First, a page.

Cinephiles will take delight in observing the origin in real life of some of his musical intuitions. These include the howl of the coyote that suggested to him the theme of The Good, the Bad and the Ugly, and the rhythmic drumming of the hands on tin cans by strikers at the head of a protest march through the streets of Rome that inspired the beautiful theme of According to Pereira.
But Ennio Morricone did not consider writing music for films his calling, he wanted to experiment with music. In fact, from 1964 up to their eventual disbandment in 1980, Morricone was part of Gruppo di Improvvisazione Nuova Consonanza (G.I.N.C.), a group of composers who performed and recorded avant-garde free improvisations.
He had studied effortlessly throughout his life, but this had simply instilled in him the discipline of composition. What he created was not a mere result of the teachings he received. He had acquired a method, but what allowed him to do what he did was his gift, one that can be found once every century perhaps. Music came to him. He would scribble tunes, hum certain sections while playing others on the piano. He enjoyed layering sounds, inspired my the masters who preceded him, like Stravinsky, and he did it with punctilious precision. His mathematical acumen was only matched by his skill for chess.
Humility was Ennio Morricone’s hallmark. Fame was something he never pursued, perhaps this is why it was thrust upon him. All that mattered to him was music: playing with it, and allowing the characters of the films he scored to channel their moods through it. He always withheld a childhood stupor towards the way the world adored his music. Even, when the Academy Award acknowledged his excellence with great delay. He was bestowed with an honorary Academy Award for Lifetime Achievement in 2007 (after being nominated 5 times between 1979 and 2001), and ultimately received the statuette in 2016 for the score of Quentin Tarantino’s film, The Hateful Eight.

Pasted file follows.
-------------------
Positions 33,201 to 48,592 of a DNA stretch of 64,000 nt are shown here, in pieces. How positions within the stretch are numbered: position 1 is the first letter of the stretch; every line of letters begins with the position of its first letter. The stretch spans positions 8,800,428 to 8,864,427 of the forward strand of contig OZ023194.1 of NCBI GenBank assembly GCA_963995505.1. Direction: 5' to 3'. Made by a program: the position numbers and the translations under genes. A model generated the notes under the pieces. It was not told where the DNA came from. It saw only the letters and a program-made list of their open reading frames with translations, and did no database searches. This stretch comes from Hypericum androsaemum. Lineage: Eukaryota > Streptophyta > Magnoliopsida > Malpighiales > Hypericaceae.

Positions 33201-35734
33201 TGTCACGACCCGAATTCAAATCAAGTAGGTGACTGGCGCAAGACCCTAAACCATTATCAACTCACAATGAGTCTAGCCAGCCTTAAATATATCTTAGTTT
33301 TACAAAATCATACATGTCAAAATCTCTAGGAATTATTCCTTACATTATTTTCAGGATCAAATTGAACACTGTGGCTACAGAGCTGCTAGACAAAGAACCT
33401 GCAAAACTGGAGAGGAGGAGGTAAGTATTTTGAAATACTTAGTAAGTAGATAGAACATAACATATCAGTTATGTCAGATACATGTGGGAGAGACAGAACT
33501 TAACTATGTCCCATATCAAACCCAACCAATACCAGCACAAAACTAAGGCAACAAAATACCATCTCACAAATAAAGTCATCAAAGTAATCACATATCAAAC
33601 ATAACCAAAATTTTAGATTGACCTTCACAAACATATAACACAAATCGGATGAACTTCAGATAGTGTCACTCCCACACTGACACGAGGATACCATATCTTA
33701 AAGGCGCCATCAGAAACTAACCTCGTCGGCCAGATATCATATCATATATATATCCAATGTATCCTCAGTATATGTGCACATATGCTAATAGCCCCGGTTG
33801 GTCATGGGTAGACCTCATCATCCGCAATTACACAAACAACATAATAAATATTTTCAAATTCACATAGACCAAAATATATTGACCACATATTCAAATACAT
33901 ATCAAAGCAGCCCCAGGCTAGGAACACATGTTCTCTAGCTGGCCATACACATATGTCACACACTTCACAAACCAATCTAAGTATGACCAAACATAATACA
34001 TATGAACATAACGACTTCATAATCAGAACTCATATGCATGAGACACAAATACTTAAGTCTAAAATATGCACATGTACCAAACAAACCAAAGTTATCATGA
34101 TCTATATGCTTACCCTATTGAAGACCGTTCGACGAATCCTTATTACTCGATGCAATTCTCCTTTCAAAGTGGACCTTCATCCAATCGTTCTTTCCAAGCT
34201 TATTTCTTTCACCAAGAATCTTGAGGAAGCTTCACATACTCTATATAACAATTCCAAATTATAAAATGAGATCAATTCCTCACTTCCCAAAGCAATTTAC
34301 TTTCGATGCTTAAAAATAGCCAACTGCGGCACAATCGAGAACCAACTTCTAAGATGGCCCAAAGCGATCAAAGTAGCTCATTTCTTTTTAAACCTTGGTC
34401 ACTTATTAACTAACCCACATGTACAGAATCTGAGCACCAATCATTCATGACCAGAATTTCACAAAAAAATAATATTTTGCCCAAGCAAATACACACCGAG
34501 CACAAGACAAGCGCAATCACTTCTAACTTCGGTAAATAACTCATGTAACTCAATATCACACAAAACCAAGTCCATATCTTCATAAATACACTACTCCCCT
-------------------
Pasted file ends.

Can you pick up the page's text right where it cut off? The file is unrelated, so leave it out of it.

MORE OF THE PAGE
Music was an extension of a taciturn and coy man who communicated his empathy through the language of sounds. This can be perceived also in Morricone’s composition Voices from the Silence, that he made in response to the terrorist attacks of 9/11, to honour the massacres of humanity all over the world.
He was married for over sixty years to Maria, a woman who took care of their children and of providing him a safe space to create. She was the first one to listen to his new pieces, and if she liked them he would continue working on them. She was the one, to whom he dedicated all of his accolades.
Those who’ve had the privilege to work with him could feel the energy spill out of him when he was jotting down ideas. Ennio Morricone’s propensity for invention found confirmation in his constant love of absolute music, and his relentless inclination to try novel approaches. When watching the film, audiences will be pervaded by a sense of awe and melancholia towards a talent that is no longer with us, but will feel proud to have been part of his epoch.
Final Grade: A+